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Recent industry news from Japan Lumber Journal regular article, “News in Brief”

The Forestry Agency recently announced that the percentage of wood construction (based on floor area) among public buildings that started construction in fiscal 2015 (April 2015 to March 2016) was estimated to be 11.7% (1.3 point increase compared to the previous year). Also the percentage of wood construction among low-rise (3 stories or less), public buildings that are seen as actively moving ahead with the conversion to wood construction following the “Basic Policy for the Promotion of Wood Utilization in Public Buildings” was 26% (2.8 point increase). The percentage of wood construction among all the buildings in fiscal 2015 was 41.8% (1.5 point increase). Looking at the percentage of wood construction among public buildings in fiscal 2015 based on prefectures, the highest percentage was 38.6% in Akita Prefecture followed by 30.8% in Iwate, 29.7% in Miyazaki, 27.9% in Yamanashi, and 27.6% in Yamagata. The lowest percentage was in Okinawa with 0.2% followed by Tokyo with 2.8% and Hyogo with 4.8%. The percentages for other prefectures were 18.9% in Gifu, 18.7% in Mie, 15.8% in Nagano, 12.7% in Aichi, 9.3% in Shizuoka, and 6% in Osaka. Among public buildings of three-stories or less, the percentages were 55.3% in Akita, 47.8% in Tottori, 47.6% in Miyazaki, 43.6% in Oita, 43.2% in Yamagata, and 42.3% in Yamanashi.

A cross sectional study group concerned with the expansion in the use of lumber in civil engineering recently submitted a proposal titled “Aiming for an Ease in Global Warming, Revitalization of the Forest Industry, and Sustainable Construction Industry- Towards an Expansion in the Use of Lumber in the Field of Civil Engineering” to the Forestry Agency and the Ministry of Land, Infrastructure, Transport and Tourism. The study group was established with the cooperation of the Japan Society of Civil Engineers, the Japanese Forest Society, and the Japan Wood Research Society, and the group includes a number of supporting associations. With a necessary aim to make use of Japan’s abundant forest resources in the field of civil engineering and to strengthen national resilience and countermeasures against global warming and to revitalize the forest industry, the following 5 items were proposed. The proposals were: 1) ascertain the situation and amount of lumber to be used in the field of civil engineering, 2) create opportunities for use and support technological developments in the expansion of lumber use, 3) promote lumber use that is related to a reduction in the environmental impact in the field of civil engineering, 4) promote cooperation between business, government, and academic institutions to lead to the expansion in lumber use, and 5) cooperate in raising awareness of technological use and personnel development related to lumber and the environment. Within the second proposed item, the amount of lumber used was pointed out to be actually increasing due to the development of ground improvement methods using logs and plywood used for concrete molding. Promotion of continuous technological developments and establishing opportunities to use new technology were brought to attention.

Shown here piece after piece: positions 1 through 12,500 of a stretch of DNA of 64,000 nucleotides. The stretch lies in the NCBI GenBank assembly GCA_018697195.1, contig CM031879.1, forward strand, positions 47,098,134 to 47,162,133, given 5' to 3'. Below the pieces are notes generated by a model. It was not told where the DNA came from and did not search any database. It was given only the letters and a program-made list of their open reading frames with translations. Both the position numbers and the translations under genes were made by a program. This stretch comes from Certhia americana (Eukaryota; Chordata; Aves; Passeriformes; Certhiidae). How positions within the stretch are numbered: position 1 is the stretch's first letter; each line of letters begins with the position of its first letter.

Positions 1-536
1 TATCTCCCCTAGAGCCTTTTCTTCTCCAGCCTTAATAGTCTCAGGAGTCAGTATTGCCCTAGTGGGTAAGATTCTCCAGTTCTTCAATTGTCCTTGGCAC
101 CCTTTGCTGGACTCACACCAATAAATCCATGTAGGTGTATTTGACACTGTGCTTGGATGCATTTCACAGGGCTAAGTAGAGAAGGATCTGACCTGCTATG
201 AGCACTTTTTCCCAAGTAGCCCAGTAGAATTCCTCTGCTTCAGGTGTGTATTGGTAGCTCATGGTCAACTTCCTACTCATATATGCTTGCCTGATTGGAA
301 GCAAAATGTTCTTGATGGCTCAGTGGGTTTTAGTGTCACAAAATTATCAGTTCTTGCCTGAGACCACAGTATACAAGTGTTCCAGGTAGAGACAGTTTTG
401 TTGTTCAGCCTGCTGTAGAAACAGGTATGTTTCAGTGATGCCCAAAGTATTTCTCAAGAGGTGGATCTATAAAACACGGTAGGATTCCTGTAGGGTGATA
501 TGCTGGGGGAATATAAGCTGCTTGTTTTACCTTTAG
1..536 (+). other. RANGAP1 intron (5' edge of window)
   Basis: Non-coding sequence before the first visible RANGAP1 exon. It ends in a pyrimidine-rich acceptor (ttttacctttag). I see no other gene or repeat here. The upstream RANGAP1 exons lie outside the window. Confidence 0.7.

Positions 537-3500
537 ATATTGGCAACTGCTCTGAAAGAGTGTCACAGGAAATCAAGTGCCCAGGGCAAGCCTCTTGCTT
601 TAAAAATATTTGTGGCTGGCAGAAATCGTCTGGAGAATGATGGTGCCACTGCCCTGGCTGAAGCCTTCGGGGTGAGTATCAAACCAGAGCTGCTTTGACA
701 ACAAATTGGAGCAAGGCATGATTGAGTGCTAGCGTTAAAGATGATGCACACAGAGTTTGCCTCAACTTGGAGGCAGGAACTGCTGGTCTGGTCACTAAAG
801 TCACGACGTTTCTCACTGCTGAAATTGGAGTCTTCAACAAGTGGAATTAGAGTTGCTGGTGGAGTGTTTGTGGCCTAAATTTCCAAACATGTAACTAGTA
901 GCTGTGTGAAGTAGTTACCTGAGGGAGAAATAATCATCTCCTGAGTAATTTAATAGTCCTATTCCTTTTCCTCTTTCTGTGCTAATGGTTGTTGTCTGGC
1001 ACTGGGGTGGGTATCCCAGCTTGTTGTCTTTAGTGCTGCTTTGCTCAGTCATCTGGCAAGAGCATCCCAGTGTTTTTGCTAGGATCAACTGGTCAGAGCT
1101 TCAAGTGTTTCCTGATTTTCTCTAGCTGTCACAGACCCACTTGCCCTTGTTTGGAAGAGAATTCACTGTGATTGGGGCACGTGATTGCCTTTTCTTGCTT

On April 6, an explanatory meeting and on-site tour were held for the head office building of Flavor Life Co., Ltd. located in Kokubunji, the first seven-story, wooden hybrid, fire resistant building in Japan. The building stands in a business district about a 5-minute walk from JR Kokubunji Station outside of the Tokyo Metropolitan area, and it is on a site of 180.8 m² with a construction area of 103.52 m² and a total floor area of 606.31 m². The building structure is all steel framed, and the 4th to 7th floors are a wooden hybrid construction. The wooden hybrid construction of the 4th to 7th floors was designed with a “Popular Model” that was added to improve the usual model of wooden hybrid construction. A “non-bracket” construction method was used in the joining connections of the steel frame, and a simplification was planned for the manufacturing of the laminated lumber, which has a high level of difficulty. Wooden hybrid laminated lumber was used only in the parts that appear outwardly, and in other areas, cost reductions were also carried out such as using general fire-resistant coating material. The Tsukuba Research Institute of Sumitomo forestry Co., Ltd. conducted the fire-resistant performance verification tests three times, and the results were carefully examined. The wooden hybrid laminated lumber with the steel frame in the inner core was manufactured by Chuto Co., Ltd. (Nomi City, Ishikawa Prefecture), and the end parts of the laminated lumber for the joining connections were lined with reinforced gypsum boards. The building was planned following the wishes of the customer who has a career in aroma therapy.


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